September 22, 2008
Renewing the Denver Principles
by Sean Strub
One model of empowerment is Housing Works, based in New York. Housing Works is legally constituted as a membership organization; every client, every volunteer and every staff member has voting rights, including for board positions. That is empowerment and very different from agencies whose boards are self-perpetuating.
Housing Works’s bylaws require that a third of their board be people with HIV and that people of color comprise more than 50 percent of their board. That is empowerment and a far cry from agencies with little diversity or that put one or two people with HIV on their board and then don’t provide those persons the training, skills and tools necessary to become effective board members.
Housing Works has more than 400 employees; about a third of them are former clients: people with HIV who were once homeless. That is empowerment and very different from many agencies whose proportion of HIV-positive employees has declined over the years.
Housing Works measures the performance of their caseworkers, in part, on how successful the caseworker is in getting a client registered to vote and involved in advocating for their rights. That is empowerment because participating in the political system is a necessary component to truly taking control of one’s life and health; the failure to encourage and promote such participation is, in my view, profoundly disempowering and shortsighted.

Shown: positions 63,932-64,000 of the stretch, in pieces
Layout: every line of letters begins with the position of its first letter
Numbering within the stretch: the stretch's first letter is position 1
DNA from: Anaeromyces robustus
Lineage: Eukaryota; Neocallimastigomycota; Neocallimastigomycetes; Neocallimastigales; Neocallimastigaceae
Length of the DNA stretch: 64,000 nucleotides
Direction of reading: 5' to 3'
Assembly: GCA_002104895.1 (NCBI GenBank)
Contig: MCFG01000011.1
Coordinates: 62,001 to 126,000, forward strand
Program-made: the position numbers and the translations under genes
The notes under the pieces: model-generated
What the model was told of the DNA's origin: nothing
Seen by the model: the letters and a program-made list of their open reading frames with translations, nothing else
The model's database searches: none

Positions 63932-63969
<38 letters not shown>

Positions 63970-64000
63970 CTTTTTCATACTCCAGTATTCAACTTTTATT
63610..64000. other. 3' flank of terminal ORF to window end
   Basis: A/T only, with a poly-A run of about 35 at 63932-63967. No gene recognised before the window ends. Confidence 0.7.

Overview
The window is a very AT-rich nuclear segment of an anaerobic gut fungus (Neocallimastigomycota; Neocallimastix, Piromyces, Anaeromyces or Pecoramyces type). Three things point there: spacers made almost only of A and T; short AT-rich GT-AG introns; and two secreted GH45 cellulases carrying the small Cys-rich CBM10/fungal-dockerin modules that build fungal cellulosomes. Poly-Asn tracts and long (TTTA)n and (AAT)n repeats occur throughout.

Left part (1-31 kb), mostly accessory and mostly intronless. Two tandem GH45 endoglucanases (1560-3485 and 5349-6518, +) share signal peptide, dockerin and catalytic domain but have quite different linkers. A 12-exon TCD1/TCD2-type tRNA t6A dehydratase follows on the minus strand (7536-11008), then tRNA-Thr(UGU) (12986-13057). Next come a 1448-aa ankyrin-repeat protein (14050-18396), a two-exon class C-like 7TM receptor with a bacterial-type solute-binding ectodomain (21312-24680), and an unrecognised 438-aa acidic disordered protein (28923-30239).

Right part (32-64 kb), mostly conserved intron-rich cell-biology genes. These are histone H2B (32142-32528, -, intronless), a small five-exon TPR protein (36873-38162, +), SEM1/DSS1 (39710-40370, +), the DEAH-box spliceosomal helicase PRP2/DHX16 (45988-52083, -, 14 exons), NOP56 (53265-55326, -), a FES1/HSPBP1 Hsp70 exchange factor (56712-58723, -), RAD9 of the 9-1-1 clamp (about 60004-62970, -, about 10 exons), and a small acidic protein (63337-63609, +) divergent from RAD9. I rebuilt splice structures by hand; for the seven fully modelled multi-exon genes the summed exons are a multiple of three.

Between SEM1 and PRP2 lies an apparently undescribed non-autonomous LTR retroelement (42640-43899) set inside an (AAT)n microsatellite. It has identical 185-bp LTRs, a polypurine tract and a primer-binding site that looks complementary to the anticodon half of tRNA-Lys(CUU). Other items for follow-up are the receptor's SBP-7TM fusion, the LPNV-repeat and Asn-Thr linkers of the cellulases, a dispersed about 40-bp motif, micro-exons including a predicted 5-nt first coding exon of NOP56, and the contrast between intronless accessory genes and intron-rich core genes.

Housing Works is a huge agency with a budget this year of over $40 million. My point is not about Housing Works, but that this is not theoretical; genuine empowerment can be achieved in a large agency.
Housing Works is activist-oriented, often speaking first and most passionately about the rights of people with AIDS, demonstrating leadership, and fighting stigma and criminalization. That is not a coincidence; it is a result of its governance structure and putting into practice a commitment to the Denver Principles.
One aspect of the epidemic that I think has especially suffered from the diminished influence of HIV-positive voices is in regards to HIV prevention.
We have a prevention paradigm built on the illusion of “zero risk,” which contributes to stigmatization of people with HIV as vectors of disease and encourages HIV-negative people to have a false knowledge of the actual risks inherent in sexual contact.
We must work to expand the sexual safety zone for people with HIV—which I believe is critical to HIV prevention—through risk-reduction strategies like serosorting, seropositioning, pre- and post-exposure prophylaxis and incorporating viral load and treatment status into risk assessment.
Pages: 1 | 2 | 3 | 4
Search: Sean Strub, Denver Principles, USCA, 2008 USCA, NMAC, National Minority AIDS Council, POZ Magazine, United States Conference on AIDS, Housing Works
Scroll down to comment on this story.
Show comments (3 total)
[Go to top]